"The filmmakers respectfully ask the media to not discuss the film's ending" is a sentence included in the press notes for Luke LoCurcio's twelve-minute short "Aphasia." Now since aphasia means the sudden inability to communicate, whether through speech, writing, or even sign language, while not losing one's intelligence, and there's only one main character in the film, unless you can't put 6 and 7.2359 together and come up with 13.2359, you will probably have already guessed the finale. If not, I have no doubt you watched Titanic and was caught off guard that a ship sinks and Leo dies. You probably also pondered why Frozen isn't set in Miami Beach.
To keep the secret from those of us with a slightly higher IQ or a dictionary app on our iPhones, I would advise the creative powers involved to immediately rename their entertaining product "Apricot" or "A Dating Film without Ashton Kutcher."
Director Luke LoCurcio confers with screenwriter/star/co-producer Robin Rose Singer on the set of "Aphasia." Photo by Ian Kaplan.
An exploration of life in an extremely tech-savvy world, the succinct screenplay by Robin Rose Singer wants us to be aware . . . very aware . . . that all the technological advances today that separate us from cavemen and poor people are also nibbling away at our souls and our ability to socialize in any meaningful manner, so much so that cuddling might soon become a historical artifact.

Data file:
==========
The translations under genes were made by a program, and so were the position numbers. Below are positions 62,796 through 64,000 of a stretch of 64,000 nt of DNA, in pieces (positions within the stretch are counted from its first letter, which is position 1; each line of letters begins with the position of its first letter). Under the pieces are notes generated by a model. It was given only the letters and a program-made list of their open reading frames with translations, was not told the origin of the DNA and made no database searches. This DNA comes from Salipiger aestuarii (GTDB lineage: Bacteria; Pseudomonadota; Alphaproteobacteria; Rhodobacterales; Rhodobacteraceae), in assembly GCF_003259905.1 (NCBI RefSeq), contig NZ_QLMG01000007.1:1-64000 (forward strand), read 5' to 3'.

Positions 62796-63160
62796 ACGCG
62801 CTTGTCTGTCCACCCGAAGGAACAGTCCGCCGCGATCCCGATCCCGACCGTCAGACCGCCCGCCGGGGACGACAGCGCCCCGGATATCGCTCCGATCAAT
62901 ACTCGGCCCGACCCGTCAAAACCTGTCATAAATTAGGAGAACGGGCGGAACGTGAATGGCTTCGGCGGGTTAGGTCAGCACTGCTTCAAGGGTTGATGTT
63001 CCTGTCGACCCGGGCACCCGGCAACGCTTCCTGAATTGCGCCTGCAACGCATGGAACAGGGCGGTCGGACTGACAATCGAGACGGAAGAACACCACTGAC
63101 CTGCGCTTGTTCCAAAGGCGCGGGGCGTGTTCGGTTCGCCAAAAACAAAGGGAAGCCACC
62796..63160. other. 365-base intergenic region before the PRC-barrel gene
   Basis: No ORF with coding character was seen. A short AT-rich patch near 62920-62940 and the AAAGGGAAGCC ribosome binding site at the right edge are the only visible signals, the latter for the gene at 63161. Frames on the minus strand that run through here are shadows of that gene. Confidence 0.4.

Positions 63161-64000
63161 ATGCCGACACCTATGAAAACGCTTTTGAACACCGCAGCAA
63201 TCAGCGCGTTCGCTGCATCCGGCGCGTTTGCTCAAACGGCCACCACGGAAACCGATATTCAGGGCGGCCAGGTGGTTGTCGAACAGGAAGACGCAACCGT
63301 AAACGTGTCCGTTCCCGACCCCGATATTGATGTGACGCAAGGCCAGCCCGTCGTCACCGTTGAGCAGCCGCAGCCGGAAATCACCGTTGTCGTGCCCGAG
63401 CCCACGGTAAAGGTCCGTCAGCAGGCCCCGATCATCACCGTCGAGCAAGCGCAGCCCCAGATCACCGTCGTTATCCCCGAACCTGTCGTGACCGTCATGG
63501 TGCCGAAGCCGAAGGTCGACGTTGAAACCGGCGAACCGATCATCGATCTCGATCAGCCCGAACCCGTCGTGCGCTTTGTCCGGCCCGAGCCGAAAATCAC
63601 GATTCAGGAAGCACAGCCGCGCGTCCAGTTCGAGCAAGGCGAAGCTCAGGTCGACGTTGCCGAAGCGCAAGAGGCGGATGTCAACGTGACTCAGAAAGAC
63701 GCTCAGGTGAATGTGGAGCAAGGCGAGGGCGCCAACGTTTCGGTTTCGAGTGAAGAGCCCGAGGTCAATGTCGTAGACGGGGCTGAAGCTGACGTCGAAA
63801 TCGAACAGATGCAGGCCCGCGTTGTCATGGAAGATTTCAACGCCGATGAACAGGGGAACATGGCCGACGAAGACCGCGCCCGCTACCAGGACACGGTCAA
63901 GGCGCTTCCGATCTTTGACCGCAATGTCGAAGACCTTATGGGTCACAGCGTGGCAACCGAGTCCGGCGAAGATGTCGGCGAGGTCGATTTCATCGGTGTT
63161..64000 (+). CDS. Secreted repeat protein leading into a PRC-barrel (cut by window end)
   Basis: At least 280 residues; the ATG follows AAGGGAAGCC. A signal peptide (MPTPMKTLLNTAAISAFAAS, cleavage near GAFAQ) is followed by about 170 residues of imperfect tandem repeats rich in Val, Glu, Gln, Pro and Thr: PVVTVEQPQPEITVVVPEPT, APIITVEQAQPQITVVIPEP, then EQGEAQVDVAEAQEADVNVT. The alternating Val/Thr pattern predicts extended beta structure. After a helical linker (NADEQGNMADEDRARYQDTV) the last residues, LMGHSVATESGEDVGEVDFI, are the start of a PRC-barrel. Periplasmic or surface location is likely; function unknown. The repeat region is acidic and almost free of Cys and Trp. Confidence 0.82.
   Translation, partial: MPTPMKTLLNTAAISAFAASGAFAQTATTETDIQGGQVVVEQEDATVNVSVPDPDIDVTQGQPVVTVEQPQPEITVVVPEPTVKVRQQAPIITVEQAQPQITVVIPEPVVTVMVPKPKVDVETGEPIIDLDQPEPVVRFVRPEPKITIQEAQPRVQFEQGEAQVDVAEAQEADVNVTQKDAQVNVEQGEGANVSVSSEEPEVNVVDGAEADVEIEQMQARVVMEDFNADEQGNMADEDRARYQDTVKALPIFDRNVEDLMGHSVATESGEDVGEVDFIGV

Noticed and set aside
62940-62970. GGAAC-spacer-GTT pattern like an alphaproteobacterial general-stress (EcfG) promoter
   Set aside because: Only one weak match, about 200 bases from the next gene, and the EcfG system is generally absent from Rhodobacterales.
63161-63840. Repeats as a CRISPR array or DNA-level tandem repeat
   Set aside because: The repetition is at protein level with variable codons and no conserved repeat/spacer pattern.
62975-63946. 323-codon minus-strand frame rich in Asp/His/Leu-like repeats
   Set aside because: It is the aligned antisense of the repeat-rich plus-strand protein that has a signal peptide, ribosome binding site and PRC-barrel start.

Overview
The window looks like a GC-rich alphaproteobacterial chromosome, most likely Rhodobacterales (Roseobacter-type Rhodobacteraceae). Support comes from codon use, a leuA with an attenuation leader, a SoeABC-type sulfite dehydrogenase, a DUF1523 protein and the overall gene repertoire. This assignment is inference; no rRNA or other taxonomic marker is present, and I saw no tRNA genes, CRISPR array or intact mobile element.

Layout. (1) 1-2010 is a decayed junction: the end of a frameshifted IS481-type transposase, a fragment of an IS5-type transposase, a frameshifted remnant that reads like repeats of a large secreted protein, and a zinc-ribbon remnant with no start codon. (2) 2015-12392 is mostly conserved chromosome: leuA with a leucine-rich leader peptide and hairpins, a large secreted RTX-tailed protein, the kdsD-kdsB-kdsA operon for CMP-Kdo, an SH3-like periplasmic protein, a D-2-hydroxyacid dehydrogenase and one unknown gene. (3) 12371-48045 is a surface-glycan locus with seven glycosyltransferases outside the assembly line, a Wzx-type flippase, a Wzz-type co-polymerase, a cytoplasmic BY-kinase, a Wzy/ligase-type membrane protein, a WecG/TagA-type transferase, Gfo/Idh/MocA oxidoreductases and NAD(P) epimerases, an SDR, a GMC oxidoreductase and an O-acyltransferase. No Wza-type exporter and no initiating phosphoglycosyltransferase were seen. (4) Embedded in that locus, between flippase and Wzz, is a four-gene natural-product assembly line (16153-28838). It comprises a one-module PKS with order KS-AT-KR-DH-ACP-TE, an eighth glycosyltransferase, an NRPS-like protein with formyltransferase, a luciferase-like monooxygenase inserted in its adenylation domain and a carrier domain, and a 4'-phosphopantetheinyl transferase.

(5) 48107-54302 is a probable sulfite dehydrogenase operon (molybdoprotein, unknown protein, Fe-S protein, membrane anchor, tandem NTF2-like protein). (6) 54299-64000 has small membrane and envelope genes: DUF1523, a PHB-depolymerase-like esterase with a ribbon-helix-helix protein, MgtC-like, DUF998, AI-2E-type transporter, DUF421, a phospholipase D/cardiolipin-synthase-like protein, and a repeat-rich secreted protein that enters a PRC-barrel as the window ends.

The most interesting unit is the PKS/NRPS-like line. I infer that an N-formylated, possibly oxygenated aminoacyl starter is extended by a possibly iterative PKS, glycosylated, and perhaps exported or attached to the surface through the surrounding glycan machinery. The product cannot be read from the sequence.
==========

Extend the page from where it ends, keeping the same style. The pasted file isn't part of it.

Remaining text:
The tale begins with Emily (a winsome Ms. Singer) coming home, turning on her TV, ordering sushi, drinking a glass of water, comparing an online show star to a football on social media, and then making a date with a gent. Next Emily takes a selfie while holding her guitar, stands in front of her closet only in panties, exits a subway stop in a garbage-strewn part of New York, and meets her guy (Looking's Frankie J. Alvarez). My lips are dutifully sealed as to what occurs next.
Emily exits the subway in the year 2018. Photo by Shawn Greene.
Beautifully shot by Shawn Greene, with top-notch production design by Anna Kathleen, and an appropriate digital score by Bumi Hidaka, "Asphasia" incisively makes its director's points that "technology [might] outpace human beings themselves" and even though "we have the world at our fingertips . . . our devices [might be] causing us to selfishly live in a fake world."
(By the way, funding for "Aphasia" was raised utilizing modern technology.)